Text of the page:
Don’t get too hung up on “it feels like I’m stating something as an inarguable fact when in reality, there could always be a nuance or piece of information I’m missing.” Unless you’re going around making pronouncements about things you have no standing to opine on, it’s generally implicit that you’ll adjust your thinking if you become aware of something you hadn’t previously taken into account. (Definitely don’t get so hung up on it that you become this office.)

You should also pay attention to how people you admire in your organization write. If there’s a culture of softer communication, with lots of “I think” and “I believe,” then it’s usually helpful to be in sync with that. (Look at a broad range of people — people on your own level, people just above you, and people more senior — but most importantly, look at the people who are most successful there.)

If you’re still stumped, spend a couple of weeks taking qualifiers out of your emails unless a particular sentence feels truly jarring or wrong without them. See if it feels more natural once you’re more used to it. And/or spend a couple of weeks not thinking about it at all, and then go back and look at your emails and see if you see patterns that bother you.

As a general guideline, though, I wouldn’t worry terribly much about this! If you feel you’re taken seriously and what you say and write is generally respected, you’re doing fine.

my employee disagrees with his performance evaluation

A reader writes:

I am in the process of doing an annual evaluation for one of my employees, I’ll call him Carl, who has been with the company for about a year. We did a six-month evaluation at the end of his probationary period and it did not go well. Even though I felt I gave him pretty good scores (everything was “meets expectations” or “sometimes exceeds expectations”), Carl was very unhappy that he did not get anything in the highest range (“consistently exceeds expectations”) and tore apart every thing I wrote because he did not agree with some of my word choices (such as using the word “disagreement” when talking about how he handles differences of opinion with coworkers). At the end of the meeting, I felt like I had been evaluated.

We are now at the one-year mark and I know he will expect that his scores will be massively improved. There has been no improvement on most of the evaluation metrics (despite many meetings about his shortcomings) and, in fact, several of his scores have gone down. Everything is still in the “meets expectations” or “sometimes exceeds expectations” range, but I have a feeling I am going to have a fight on my hands, especially since the scores on the performance evaluation directly determine raises.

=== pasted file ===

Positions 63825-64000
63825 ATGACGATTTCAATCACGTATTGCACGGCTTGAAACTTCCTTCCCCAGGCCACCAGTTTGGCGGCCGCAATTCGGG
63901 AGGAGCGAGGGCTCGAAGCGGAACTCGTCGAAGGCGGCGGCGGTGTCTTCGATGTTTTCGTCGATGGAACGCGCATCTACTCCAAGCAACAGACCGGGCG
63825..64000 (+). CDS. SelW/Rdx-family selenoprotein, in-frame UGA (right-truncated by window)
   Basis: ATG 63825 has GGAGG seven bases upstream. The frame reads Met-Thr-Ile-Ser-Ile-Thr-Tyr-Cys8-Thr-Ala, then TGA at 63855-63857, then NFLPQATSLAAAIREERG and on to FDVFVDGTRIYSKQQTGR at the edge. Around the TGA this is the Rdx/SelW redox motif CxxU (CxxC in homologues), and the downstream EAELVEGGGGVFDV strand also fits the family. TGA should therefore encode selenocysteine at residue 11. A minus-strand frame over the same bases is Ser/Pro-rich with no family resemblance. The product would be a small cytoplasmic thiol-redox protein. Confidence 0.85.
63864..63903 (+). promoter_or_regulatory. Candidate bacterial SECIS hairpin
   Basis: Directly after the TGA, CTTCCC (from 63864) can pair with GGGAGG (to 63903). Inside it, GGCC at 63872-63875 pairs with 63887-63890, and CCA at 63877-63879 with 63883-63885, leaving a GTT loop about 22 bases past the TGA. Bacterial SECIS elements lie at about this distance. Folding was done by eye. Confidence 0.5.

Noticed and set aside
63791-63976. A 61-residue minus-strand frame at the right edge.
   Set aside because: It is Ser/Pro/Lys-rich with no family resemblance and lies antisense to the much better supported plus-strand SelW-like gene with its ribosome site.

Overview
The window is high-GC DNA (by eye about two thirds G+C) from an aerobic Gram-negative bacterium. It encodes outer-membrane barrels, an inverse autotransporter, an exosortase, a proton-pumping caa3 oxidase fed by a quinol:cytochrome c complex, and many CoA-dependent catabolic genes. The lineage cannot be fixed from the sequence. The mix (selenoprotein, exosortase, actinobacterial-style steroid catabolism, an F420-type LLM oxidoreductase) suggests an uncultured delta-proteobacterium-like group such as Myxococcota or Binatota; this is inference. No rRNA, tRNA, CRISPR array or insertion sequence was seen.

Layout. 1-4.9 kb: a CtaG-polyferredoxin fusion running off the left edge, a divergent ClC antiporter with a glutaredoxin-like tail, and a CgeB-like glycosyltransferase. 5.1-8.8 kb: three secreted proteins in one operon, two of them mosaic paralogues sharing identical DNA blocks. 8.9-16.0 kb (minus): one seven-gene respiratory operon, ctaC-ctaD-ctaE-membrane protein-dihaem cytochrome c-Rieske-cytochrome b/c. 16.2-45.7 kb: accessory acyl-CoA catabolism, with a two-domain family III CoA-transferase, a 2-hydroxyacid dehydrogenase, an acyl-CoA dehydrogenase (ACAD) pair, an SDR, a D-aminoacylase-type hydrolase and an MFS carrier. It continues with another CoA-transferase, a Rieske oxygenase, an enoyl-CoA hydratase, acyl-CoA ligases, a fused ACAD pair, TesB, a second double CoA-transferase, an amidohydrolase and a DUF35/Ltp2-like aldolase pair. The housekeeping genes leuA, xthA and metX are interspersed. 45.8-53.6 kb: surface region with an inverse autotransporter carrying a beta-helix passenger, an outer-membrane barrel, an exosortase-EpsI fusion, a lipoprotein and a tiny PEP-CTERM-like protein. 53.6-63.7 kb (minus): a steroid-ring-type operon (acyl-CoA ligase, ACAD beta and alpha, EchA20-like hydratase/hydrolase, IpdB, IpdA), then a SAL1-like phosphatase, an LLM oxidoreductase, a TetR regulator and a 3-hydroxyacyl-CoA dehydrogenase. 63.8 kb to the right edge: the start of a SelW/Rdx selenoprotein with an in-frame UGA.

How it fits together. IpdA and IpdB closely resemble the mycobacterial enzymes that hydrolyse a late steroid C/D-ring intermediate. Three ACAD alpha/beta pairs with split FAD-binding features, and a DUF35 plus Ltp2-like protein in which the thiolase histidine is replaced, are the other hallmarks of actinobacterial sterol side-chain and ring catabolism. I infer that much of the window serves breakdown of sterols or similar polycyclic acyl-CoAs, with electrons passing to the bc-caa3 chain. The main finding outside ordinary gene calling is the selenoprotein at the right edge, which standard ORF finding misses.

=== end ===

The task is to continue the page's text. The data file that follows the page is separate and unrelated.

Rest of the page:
As part of the evaluation process, Carl was required to submit a self-evaluation of his own achievements over the past year. There is definitely a discrepancy in the way he views himself and how I view his performance. For example, he believes he is a strong team player when he has left other members of the department in the lurch on multiple occasions, forgotten when he agreed to switch shifts with a coworker, missed appointments with customers, and scheduled appointments when we are short-staffed.

How do I address this difference of opinion on Carl’s performance? I have had multiple meetings with him, especially addressing the problems he has caused for the department by not thinking of the whole department when making decisions. Overall, he is a good employee who makes mistakes occasionally; he just is not as fantastic as he thinks he is.

I answer this question over at Inc. today, where I’m revisiting letters that have been buried in the archives here from years ago (and sometimes updating/expanding my answers to them). You can read it here.

I get emotional when customers yell at me

It’s the Thursday “ask the readers” question. A reader writes:

I recently got promoted to assistant manager at an apartment complex and I feel pretty confident that I can do the job well.

However, I know that whenever we have residents call in with complaints or we have people coming in and yelling, the calls and residents typically get passed to the assistant manager (now me) and I do not do well with that type of conflict. Often when I’m yelled at, I get red and teary eyed, I sometimes draw blanks, and my voice and body shake. I know it’s a natural response to an overwhelming situation but as a manager, I feel like it’s unprofessional, doesn’t set a good example for the team, and gives the residents an impression that I’m weak or that they can bully me to get what they want. I try to stay calm and just let them rant but even when I have to open my mouth to give a response, it’s often a VERY shakey “okay, we will see what we can do.” And I hate to burden my boss and pass everything to her. How can I better manage my emotions and not get so worked up in these situations?

I’m going to throw this out to readers for suggestions, but first a quick thought from me: I wouldn’t be surprised if these situations feel overwhelming because you aren’t confident about what tools you have available to solve them. It could help to sit down with your manager and talk through (a) what options you have for various types of complaints and (b) how she typically responds when residents are challenging (for example, when someone presses for something she can’t do, when someone is angry, etc.). Often when you have a concrete menu of options in your head or even just some go-to phrases to use (even really simple stuff like “let me look into this and get back to you by the end of the day”), it can make situations feel less overwhelming. Also, if I were your manager, I’d suggest we do some role-play to give you some lower-stakes practice with specific situations that could come up or have already come up — and you can do that on your own or with a friend as well.